"Speak to the Israelites and say to them: When anyone among you brings an offering to the LORD, bring as your offering an animal from either the herd or the flock.'" - Leviticus 1:2
The Torah portion for this week is Vayikra, which means "and He called," from Leviticus 1:1-5:26, and the Haftorah is from Isaiah 43:21-44:23.
As we begin the book of Leviticus this week, I am faced with the same question that I confront every year when we begin learning about the sacrificial rituals that took place in the Tabernacle: How are these ancient rituals, which seem so removed from our modern culture, still relevant to us today?
Every year, my answer begins by remembering that the Hebrew word for sacrifices, karbanot, is a derivative of the Hebrew word karov, which means "close." The essence of the rituals was to bring us closer to God.
Let's say we lived in a world where every time we committed a sin, a lightning bolt came out of the sky and struck us. We wouldn't sin very often, would we? And let's say every time we obeyed the Word of God, we earned $1,000. More than likely, we would be a lot more obedient! However, God doesn't run the world that way because He wants us to have free choice. Instant consequences for our actions would basically deprive us of the challenge and choice to be obedient or to sin.
God gave us the next best thing to keep us on track - sacrifices. In Temple times, when someone sinned, the elaborate, intricate, and sensory experience of bringing a sacrifice profoundly affected the person bringing it. "That should've been me" is what the person was supposed to feel as the animal was sacrificed. It reminded a person of the evil effects of sin and how truly harmful it was. The worshiper walked away with new resolve and a deeper commitment to obey God.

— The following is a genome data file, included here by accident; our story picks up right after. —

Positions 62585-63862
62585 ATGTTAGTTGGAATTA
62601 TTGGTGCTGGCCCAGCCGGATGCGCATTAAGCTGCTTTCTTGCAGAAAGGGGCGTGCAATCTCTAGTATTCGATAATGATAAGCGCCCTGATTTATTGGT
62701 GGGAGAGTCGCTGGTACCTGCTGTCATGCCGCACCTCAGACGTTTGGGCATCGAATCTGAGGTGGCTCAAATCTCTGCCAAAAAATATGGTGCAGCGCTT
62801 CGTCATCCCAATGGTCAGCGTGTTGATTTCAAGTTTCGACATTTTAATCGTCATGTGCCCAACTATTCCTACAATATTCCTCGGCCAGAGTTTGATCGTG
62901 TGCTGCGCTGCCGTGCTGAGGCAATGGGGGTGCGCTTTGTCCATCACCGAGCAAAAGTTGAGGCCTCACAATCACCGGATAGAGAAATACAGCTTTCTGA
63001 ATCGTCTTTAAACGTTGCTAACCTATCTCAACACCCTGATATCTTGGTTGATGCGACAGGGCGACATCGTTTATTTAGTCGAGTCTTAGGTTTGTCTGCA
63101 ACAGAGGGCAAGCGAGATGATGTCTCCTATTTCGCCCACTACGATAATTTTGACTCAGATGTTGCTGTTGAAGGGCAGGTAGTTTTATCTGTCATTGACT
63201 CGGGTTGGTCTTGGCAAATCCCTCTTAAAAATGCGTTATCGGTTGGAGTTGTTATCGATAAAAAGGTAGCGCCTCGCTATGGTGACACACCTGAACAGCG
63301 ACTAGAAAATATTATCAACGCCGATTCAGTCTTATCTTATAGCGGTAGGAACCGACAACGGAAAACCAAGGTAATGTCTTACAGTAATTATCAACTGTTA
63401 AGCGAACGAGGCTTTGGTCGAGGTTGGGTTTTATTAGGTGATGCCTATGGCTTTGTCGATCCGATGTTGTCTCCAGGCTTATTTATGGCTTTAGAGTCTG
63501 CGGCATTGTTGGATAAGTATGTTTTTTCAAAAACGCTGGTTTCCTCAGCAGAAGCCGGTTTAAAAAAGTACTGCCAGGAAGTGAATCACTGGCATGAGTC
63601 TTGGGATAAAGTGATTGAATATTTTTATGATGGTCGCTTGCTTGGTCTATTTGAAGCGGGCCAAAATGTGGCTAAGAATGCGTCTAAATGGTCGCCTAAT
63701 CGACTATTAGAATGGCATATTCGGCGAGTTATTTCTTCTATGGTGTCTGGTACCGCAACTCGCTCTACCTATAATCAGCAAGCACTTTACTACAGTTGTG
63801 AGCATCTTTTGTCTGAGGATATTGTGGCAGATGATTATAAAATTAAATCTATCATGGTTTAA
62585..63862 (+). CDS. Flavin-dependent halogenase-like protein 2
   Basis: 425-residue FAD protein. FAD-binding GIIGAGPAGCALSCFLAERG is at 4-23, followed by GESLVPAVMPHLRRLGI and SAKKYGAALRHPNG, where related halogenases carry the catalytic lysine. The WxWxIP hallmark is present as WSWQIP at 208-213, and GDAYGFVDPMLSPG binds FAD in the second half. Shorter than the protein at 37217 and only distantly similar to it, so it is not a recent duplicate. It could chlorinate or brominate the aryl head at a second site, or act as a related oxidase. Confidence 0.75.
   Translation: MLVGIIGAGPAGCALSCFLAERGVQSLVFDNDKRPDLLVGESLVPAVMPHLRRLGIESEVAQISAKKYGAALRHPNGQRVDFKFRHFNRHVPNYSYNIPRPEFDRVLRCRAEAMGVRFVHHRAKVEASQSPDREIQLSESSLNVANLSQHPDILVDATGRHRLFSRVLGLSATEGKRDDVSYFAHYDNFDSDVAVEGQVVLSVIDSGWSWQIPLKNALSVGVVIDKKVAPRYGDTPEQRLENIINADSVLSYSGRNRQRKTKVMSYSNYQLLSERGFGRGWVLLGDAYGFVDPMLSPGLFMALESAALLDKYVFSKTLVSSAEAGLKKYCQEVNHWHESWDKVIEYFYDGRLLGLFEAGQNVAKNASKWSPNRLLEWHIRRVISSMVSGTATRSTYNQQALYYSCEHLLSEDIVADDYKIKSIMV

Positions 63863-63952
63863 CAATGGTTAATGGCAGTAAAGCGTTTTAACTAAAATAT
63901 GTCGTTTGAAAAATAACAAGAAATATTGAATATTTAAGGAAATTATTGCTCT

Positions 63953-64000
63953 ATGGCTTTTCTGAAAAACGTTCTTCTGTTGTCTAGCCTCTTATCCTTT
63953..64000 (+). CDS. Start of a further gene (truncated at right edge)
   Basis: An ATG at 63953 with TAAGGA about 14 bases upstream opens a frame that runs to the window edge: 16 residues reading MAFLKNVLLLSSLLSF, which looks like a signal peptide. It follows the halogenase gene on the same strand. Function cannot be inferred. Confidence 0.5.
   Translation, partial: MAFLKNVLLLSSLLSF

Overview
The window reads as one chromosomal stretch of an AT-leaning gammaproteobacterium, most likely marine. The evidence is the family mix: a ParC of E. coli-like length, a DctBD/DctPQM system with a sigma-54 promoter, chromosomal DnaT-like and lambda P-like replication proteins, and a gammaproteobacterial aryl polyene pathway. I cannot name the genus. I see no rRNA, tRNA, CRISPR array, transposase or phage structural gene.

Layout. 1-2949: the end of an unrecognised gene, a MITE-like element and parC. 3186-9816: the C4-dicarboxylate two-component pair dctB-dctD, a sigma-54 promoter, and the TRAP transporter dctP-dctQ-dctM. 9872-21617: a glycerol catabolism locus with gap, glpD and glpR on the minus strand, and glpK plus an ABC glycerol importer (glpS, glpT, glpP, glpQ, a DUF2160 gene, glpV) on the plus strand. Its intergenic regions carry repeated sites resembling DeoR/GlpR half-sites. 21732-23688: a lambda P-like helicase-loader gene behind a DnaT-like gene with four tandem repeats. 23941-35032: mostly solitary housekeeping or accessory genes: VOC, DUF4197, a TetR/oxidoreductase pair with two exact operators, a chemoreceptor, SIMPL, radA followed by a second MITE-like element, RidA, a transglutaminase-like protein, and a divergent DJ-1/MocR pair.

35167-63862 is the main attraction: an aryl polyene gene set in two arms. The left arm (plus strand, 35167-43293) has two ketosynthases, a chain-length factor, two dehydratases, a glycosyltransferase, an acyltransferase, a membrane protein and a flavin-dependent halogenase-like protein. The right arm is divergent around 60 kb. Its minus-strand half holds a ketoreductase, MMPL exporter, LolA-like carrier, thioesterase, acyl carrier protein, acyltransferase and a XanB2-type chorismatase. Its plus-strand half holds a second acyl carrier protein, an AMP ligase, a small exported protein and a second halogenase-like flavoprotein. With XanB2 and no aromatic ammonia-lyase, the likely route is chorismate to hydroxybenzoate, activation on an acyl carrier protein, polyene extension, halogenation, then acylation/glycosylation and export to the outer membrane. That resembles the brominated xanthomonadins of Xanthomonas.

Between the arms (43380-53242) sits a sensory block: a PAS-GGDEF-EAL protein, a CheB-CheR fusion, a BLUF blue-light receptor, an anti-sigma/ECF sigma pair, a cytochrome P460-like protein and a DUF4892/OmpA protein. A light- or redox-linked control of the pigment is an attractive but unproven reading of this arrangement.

Today, we don't have sacrifices. We have no visual experience of how sin harms us, so what can we do to help us stay on track?
A story is told about a rabbi who was approached while in the synagogue because he had an important phone call. However, the rabbi just stood in the synagogue without moving to answer the call because another man was in prayer just outside the synagogue door. By Jewish law, one cannot enter the immediate space surrounding a person in prayer because God's presence is there. To the rabbi, it was as if a wall was blocking the door. To the rabbi, spiritual law was as real as physical existence.
We need to make up our minds to do the same. Let us see gossip as garbage. Let us see sin as poison. Let us see disobedience as breathing in harmful fumes. By the same token, let us see good deeds as bringing warmth and light. Let us see obedience as medicine that heals. Let us see the unseen for what it truly is so that we can clearly see the path that leads to God.